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History of Macarons




Just the sight of these brightly coloured, impossibly light treats is enough to make your mouth water.  Salted caramel, blueberry, pistachio, vanilla, chocolate, raspberry and even green tea and foie gras .. the varieties are endless. Have you ever wondered about their history?
Well, first, let’s clear up the confusion about their pronunciation and spelling.  Macaron or macaroon .. While some experts say that they are interchangeable, most seem to agree that an extra “o” makes all the difference!  Both macarons and macaroons are confections, and both names are derived from ammaccare, which is Italian for "to crush" — but that's where the similarities end.

The macaroon (rhymes with “soon”) is a dense shredded coconut biscuit while the macaron (rhymes with “ron – or drop the “n” for the French pronunciation) is the wonderful light French confection created by sandwiching two meringue based biscuits together with jam, buttercream or ganache filling.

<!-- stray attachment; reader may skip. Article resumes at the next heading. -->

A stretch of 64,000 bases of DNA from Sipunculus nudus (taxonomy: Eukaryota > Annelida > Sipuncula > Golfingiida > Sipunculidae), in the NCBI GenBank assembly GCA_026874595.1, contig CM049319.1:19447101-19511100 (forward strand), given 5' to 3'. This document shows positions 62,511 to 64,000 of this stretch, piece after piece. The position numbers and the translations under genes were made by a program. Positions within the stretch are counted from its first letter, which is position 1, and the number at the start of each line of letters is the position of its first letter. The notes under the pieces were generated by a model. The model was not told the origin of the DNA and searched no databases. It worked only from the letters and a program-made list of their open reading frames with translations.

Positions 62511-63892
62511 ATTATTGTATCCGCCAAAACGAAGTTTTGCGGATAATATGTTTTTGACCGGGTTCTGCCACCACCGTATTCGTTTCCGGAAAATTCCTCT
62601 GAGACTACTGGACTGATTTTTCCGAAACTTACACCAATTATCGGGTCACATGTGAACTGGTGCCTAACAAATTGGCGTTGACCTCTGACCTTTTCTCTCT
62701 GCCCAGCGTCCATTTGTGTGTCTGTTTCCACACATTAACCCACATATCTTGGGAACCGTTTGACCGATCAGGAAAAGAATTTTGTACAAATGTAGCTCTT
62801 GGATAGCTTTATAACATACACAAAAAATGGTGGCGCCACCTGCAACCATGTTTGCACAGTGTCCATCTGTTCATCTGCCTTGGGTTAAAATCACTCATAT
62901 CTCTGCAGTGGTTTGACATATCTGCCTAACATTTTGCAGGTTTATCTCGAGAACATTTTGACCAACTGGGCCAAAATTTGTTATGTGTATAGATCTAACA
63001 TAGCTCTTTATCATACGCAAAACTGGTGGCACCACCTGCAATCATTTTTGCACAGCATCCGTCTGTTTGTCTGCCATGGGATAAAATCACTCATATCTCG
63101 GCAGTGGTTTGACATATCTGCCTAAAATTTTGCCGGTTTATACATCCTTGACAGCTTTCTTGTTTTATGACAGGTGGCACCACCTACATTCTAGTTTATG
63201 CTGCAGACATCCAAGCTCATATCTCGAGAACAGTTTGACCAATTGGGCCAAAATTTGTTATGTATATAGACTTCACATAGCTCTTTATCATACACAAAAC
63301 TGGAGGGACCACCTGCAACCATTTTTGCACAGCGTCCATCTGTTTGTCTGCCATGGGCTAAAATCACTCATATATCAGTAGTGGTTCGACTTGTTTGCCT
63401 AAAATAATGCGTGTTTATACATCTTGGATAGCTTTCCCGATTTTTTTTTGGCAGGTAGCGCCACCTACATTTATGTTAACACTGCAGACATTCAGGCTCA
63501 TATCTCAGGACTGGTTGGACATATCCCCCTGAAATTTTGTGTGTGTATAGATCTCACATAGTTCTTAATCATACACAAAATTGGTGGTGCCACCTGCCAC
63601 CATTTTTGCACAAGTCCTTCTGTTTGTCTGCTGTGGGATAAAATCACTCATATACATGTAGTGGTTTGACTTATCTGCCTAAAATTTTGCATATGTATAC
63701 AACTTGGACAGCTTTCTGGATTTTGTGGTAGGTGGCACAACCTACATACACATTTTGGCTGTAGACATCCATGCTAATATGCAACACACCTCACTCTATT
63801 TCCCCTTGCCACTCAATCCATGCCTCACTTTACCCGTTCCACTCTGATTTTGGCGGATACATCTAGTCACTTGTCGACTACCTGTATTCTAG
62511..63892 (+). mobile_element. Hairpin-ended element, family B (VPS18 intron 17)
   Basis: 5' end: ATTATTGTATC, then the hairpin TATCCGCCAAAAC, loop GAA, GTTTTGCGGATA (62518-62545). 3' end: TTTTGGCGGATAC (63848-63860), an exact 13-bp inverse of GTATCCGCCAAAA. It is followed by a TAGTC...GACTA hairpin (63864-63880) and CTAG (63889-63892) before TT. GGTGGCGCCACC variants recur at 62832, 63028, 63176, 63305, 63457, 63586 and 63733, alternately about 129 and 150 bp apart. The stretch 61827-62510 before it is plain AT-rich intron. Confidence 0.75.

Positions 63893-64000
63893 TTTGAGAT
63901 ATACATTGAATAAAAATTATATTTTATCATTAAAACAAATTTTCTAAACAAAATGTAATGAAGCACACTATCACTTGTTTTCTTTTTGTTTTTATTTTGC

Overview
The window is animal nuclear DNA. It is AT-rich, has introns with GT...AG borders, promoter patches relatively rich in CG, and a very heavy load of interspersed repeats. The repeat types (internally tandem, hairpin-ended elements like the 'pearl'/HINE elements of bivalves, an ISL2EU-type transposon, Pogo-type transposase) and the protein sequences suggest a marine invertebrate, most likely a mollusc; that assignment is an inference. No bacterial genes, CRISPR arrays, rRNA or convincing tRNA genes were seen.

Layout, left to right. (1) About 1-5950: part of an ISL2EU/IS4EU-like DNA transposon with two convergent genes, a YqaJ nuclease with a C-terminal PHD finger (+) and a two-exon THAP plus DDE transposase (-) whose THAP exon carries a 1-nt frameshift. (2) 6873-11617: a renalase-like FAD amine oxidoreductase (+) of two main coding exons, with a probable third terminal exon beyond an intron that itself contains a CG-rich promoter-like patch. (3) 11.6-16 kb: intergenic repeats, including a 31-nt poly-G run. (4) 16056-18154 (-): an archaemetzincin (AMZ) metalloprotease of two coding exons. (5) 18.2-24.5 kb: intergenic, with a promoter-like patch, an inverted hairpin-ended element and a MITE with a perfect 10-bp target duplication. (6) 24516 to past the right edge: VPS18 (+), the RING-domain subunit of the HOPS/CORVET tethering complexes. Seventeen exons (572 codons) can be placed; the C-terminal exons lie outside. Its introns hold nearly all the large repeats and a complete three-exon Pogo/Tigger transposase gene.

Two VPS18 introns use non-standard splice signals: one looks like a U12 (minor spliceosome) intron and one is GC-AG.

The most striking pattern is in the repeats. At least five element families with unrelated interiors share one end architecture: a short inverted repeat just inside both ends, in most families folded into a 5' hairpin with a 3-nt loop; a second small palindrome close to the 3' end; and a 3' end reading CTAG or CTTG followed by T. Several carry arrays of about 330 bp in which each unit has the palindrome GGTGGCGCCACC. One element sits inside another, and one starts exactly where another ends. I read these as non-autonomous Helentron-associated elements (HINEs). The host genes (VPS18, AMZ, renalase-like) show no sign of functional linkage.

While the macaron is accepted as an iconic French treat, there has been much debate about its origins.  Larousse Gastronomique cites the macaron as being created in 1791 in a convent near Cormery in the centre of France.  Some have traced its French debut to the arrival of Catherine de Medici.  Upon marrying Henry II of France in 1533, she brought her Italian pastry chefs and the early form of macarons with her. 

In 1792, macarons began to gain fame when two Carmelite nuns, seeking asylum in Nancy during the French Revolution, baked and sold the macaron cookies in order to pay for their housing. These nuns became known as the "Macaron Sisters". In these early stages, macarons were served without special flavors or fillings.

It was not until the 1830s that macarons began to be served two-by-two with the addition of jams, liqueurs, and spices. The macaron as it is known today, composed of two almond meringue discs filled with a layer of buttercream, jam, or ganache filling, was originally called the "Gerbet" or the "Paris macaron." Pierre Desfontaines of the French pâtisserie Ladurée has sometimes been credited with its creation in the early part of the 20th century, but another baker, Claude Gerbet, also claims to have invented it.

Either way, this melt in your mouth delicacy is worth fighting over.  What is your favourite flavour?